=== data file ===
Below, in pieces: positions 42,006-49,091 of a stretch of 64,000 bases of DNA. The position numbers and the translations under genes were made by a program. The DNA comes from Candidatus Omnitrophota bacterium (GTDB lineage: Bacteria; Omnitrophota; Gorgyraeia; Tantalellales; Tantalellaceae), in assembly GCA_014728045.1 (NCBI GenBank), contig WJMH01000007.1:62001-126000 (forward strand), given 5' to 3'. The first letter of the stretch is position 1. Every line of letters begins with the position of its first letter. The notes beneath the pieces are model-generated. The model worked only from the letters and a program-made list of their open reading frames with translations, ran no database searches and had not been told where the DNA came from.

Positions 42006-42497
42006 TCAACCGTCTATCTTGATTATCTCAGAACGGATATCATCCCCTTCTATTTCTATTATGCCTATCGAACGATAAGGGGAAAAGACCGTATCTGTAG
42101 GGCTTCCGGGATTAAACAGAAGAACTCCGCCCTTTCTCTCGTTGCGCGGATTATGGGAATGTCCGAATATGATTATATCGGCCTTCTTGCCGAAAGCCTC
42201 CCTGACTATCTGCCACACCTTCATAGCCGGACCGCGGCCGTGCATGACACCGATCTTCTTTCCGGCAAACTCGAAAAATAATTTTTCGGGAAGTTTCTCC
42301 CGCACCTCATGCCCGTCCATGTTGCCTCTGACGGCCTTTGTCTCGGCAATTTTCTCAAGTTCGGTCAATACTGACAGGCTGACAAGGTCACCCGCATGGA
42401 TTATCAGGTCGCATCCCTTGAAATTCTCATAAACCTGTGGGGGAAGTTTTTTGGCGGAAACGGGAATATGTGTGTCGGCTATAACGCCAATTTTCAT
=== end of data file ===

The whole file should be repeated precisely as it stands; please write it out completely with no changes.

Below, in pieces: positions 42,006-49,091 of a stretch of 64,000 bases of DNA. The position numbers and the translations under genes were made by a program. The DNA comes from Candidatus Omnitrophota bacterium (GTDB lineage: Bacteria; Omnitrophota; Gorgyraeia; Tantalellales; Tantalellaceae), in assembly GCA_014728045.1 (NCBI GenBank), contig WJMH01000007.1:62001-126000 (forward strand), given 5' to 3'. The first letter of the stretch is position 1. Every line of letters begins with the position of its first letter. The notes beneath the pieces are model-generated. The model worked only from the letters and a program-made list of their open reading frames with translations, ran no database searches and had not been told where the DNA came from.

Positions 42006-42497
42006 TCAACCGTCTATCTTGATTATCTCAGAACGGATATCATCCCCTTCTATTTCTATTATGCCTATCGAACGATAAGGGGAAAAGACCGTATCTGTAG
42101 GGCTTCCGGGATTAAACAGAAGAACTCCGCCCTTTCTCTCGTTGCGCGGATTATGGGAATGTCCGAATATGATTATATCGGCCTTCTTGCCGAAAGCCTC
42201 CCTGACTATCTGCCACACCTTCATAGCCGGACCGCGGCCGTGCATGACACCGATCTTCTTTCCGGCAAACTCGAAAAATAATTTTTCGGGAAGTTTCTCC
42301 CGCACCTCATGCCCGTCCATGTTGCCTCTGACGGCCTTTGTCTCGGCAATTTTCTCAAGTTCGGTCAATACTGACAGGCTGACAAGGTCACCCGCATGGA
42401 TTATCAGGTCGCATCCCTTGAAATTCTCATAAACCTGTGGGGGAAGTTTTTTGGCGGAAACGGGAATATGTGTGTCGGCTATAACGCCAATTTTCAT